When times are tough, we lean on our friends.
Before the COVID-19 pandemic, we already knew how important it was for young people to develop supportive, positive peer relationships.
Decades of research have shown us that friendships and positive peer relationships bolster social-emotional well-being, academic progress, and career success for young people. These relationships also have a significant impact on students’ academic and career decisions.
For adults working with youth, learning to activate and nurture positive peer relationships is a rewarding strategy that can help young people navigate the stress, loss, and trauma they are experiencing.
As schools and youth programs cautiously return to in-person instruction and programming, there is an opportunity to focus on centering relationship building and creating trauma-informed spaces that can help young people overcome the challenges of the pandemic to thrive together.
A recent Search Institute study on peer relationships confirmed decades of previous scholarship showing how critical peer relationships are to healthy development. That study showed:
Youth reporting strong peer friendships were four times more likely than other participants to report high levels of social competence.
Youth reporting strong peer friendships were three times more likely to report high levels of communication skills, belonging, leadership, self-awareness, and self-efficacy.
Youth with strong peer friendships were five times more likely to say they would intervene if a friend needed help, and four times more likely to report a sense of purpose.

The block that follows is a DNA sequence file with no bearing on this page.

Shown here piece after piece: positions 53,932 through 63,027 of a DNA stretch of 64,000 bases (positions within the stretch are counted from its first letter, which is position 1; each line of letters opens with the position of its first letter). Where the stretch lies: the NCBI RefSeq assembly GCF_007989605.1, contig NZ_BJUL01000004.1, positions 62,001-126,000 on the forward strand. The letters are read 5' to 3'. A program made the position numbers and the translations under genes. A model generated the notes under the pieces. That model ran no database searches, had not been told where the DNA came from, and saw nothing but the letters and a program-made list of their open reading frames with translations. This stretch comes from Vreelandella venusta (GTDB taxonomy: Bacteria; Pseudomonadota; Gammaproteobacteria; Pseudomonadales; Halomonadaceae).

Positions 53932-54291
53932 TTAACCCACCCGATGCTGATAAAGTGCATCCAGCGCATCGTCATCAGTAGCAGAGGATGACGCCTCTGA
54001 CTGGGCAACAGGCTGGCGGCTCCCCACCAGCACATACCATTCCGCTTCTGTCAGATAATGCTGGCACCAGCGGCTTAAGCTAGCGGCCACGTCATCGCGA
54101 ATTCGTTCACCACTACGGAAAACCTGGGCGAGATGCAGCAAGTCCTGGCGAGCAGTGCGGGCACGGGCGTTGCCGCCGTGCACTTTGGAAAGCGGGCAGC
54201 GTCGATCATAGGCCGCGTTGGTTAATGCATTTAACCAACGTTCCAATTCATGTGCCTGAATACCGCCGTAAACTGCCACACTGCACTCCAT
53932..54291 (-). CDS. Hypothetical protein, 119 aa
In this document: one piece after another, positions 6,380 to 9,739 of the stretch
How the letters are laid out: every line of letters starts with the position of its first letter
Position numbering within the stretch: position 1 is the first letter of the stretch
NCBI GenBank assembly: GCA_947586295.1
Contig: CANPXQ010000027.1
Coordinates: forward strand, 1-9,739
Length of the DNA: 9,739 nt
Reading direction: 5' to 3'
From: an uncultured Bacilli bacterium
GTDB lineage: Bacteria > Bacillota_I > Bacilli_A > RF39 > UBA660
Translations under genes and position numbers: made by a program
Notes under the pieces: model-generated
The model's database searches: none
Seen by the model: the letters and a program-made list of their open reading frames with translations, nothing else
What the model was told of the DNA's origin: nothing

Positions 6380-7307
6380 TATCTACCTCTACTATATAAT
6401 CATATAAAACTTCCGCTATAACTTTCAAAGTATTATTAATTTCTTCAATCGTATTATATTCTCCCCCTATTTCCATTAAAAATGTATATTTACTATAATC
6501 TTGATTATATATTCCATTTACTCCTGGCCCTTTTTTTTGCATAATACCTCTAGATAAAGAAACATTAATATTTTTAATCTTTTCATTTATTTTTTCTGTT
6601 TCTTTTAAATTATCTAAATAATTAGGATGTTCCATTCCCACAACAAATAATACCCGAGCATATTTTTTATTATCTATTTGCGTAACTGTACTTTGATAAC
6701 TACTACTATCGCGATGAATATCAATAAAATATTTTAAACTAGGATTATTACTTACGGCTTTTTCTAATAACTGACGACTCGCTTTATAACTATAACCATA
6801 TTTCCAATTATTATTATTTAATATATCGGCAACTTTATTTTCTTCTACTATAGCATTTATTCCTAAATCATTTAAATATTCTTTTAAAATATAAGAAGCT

Previous studies had already determined that positive peer relationships reduced stress, increased academic motivation and learning, reduced risky behaviors, and facilitated positive identity development.
Now that we understand the power of peer relationships, how do school and out-of-school program staff and leaders create a fertile ground for these relationships to grow?
To discover effective practices for promoting positive peer relationships, Search Institute took a look at five exemplary youth programs in the United States. Through surveys, focus groups, interviews, and observations, we learned a lot about what these programs are doing to support positive peer relationship development.
The following are what we call the “effectiveness principles” that can be used as guidelines and adapted and lived out in ways that make sense to your settings.
Exemplary youth programs created environments where participants felt physically and emotionally safe. Youth needed to experience acceptance, knowing that they wouldn’t be judged or disrespected.
Effective group leaders used facilitation skills to encourage young people to communicate openly but also stepped in to steer conversations in a positive direction and to manage conflicts before they escalated.
You can say whatever in this [program] and nothing will be said out of it. And it makes you feel more comfortable with what’s being heard and what’s being said.
— Youth Program Participant
Young people reported that they appreciated options to skip activities and sharing and to not be shamed for not knowing, sharing, or doing something.
When youth felt safe and supported enough to be vulnerable, they needed less structure and guidance from group leaders. That allowed them to take more risks, and their relational skills grew.
In addition to creating safe spaces, staff and program leaders worked to create inclusive communities, making everyone feel welcome. They made sure to draw out people who weren’t being included, mixing up groups and treating everyone fairly. They took time to learn the strengths and needs of participants and flattened power structures with strategies such as standing and seating people in a circle, instead of rows, and staying on the same level as young people.
When you’re doing an activity, you really need to take into account what everybody can do and also what they can’t, because you can’t have someone who can only do one push-up try to pull themselves up over a wall. You’ve gotta incorporate everyone and be considerate of what they can actually do physically to be most efficient.